(Hwange, Zimbabwe - 15 April 2023) - The Zimbabwe government today officially opened Hwange National Park’s first modern-era ranger station—establishing a permanent base to prevent wildlife crime and safeguard communities in the remote southern region of the iconic sanctuary.
The base—a milestone project of the US$5-million five-year conservation agreement between IFAW and ZimParks—puts rangers at the centre of what was once a wildlife poaching hotspot.
The Makona base was opened to much fanfare by Zimbabwe’s First Lady, Dr Auxillia Mnangagwa, Zimbabwe’s Tourism and Wildlife Ambassador, who hailed the IFAW-ZimParks partnership for prioritising ranger welfare.
“Well-supported, adequately resourced, trained, and motivated rangers are key to ensuring we win the fight against poaching and stop the destruction of ecosystems,” said Dr Auxillia Mnangagwa.
Makona is now a fully-fledged permanent ranger base covering over 5000 km2 southern section of Hwange National Park, which shares a long and open boundary with both community lands and neighbouring Botswana.
Including an office complex, operations centre, recreational facility, and 12 housing units accommodating more than 24 rangers and their families.
The Makona base is approximately 15 kilometres from the Tsholotshlo community, enabling rangers to deploy to respond to incidents of human-wildlife conflict swiftly.
“We are thrilled to celebrate this achievement together with ZimParks. It is a testament to a mutual, long-term commitment to protecting and preserving biodiversity, grounded in a partnership to deliver transformational change for people, wildlife, and the natural environment,” said Azzedine Downes, IFAW President and CEO.
“The IFAW-ZimParks partnership has transformed a large part of Hwange National Park, resulting in zero incidents of elephant poaching in the Makona area and the wider park over the last three years,” said Dr Fulton Mangwanya, Director-General of Zimbabwe Parks and Wildlife Management Authority (ZimParks).
In 2013, cyanide poisoning killed 300 elephants and other wildlife in the southern part of Hwange National Park near Makona. The new ranger base station is expected to transform and sustain the area as a haven for wildlife.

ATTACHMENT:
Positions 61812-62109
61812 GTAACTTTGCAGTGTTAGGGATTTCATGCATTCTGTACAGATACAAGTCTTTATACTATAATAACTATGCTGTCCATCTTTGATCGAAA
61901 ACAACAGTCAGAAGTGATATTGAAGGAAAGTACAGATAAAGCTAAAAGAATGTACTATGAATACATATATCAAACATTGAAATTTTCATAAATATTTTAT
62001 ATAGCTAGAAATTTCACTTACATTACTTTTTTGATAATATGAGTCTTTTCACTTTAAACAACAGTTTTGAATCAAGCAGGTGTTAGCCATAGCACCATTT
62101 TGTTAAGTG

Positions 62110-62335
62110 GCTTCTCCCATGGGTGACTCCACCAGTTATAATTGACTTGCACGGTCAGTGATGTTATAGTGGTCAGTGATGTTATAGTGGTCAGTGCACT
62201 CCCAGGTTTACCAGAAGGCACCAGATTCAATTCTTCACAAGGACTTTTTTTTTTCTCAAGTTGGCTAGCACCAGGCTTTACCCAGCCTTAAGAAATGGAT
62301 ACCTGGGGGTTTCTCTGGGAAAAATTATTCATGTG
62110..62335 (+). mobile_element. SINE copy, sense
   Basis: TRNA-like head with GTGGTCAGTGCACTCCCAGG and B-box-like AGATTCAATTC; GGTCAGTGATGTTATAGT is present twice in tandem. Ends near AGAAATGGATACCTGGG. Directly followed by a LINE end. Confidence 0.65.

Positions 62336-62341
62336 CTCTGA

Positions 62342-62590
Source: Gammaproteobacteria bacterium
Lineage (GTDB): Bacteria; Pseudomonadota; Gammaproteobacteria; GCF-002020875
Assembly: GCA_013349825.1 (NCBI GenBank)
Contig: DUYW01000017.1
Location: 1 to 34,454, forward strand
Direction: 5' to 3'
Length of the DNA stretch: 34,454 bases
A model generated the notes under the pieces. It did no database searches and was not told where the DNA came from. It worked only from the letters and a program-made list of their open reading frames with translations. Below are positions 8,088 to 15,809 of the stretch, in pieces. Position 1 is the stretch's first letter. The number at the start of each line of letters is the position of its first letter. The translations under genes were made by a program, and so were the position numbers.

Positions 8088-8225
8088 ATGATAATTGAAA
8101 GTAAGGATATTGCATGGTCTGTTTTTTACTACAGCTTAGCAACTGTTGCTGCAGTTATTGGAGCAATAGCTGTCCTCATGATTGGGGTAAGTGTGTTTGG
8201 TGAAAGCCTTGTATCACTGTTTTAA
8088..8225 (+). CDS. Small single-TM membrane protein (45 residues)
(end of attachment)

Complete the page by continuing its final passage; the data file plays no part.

The IFAW-ZimParks partnership has invested more than US$3.5 million in the Hwange-Matetsi-Zambezi landscape. These funds have gone towards combatting wildlife crime, ranger welfare, park management (improving infrastructure; game water management), tourism development, wildlife rescue, and mitigating human-wildlife conflict.
Zimbabwe Parks and Wildlife Management Authority (ZimParks)
Tinashe Farawo: +263772433901; email@example.com
About IFAW (International Fund for Animal Welfare)
IFAW is global non-profit helping animals, and people thrive together. We are experts and everyday people working across seas, oceans, and in more than 40 countries around the world. We rescue, rehabilitate, and release animals, and we restore and protect their natural habitats. The problems we’re up against are urgent and complicated. To solve them, we match fresh thinking with bold action. We partner with local communities, governments, non-governmental organizations, and businesses. Together, we pioneer new and innovative ways to help all species flourish. See how at ifaw.org.
About Zimbabwe Parks and Wildlife Management Authority (ZimParks)
Tasked with the protection, management, and administration of the wildlife of Zimbabwe, the Parks & Wildlife Management Authority has a proud history of sound management in conservation since 1975. Zimbabwe’s rich biodiversity provides a haven for many species of flora and fauna to survive and thrive. Given the large and expansive resource under our stewardship, this responsibility cannot be achieved in isolation. Our network of protected areas, conservancies and trans-frontier parks ensures that we share the load. Trans-frontier Conservation Areas promote collaboration with Zimbabwe’s neighbours to curb international wildlife crime, promote tourism and preserve the shared heritage, which itself knows no borders. www.zimparks.org.zw
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